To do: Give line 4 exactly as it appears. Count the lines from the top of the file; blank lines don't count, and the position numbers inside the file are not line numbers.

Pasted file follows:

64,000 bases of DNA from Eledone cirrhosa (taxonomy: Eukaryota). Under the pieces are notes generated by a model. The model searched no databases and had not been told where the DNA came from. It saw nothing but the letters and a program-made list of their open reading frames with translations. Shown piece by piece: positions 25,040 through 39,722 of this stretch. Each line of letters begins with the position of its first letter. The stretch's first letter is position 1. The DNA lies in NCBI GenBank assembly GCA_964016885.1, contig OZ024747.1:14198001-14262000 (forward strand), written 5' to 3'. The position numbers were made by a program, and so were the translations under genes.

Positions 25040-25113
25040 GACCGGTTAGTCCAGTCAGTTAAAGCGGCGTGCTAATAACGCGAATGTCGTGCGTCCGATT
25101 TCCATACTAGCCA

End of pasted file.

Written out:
25101 TCCATACTAGCCA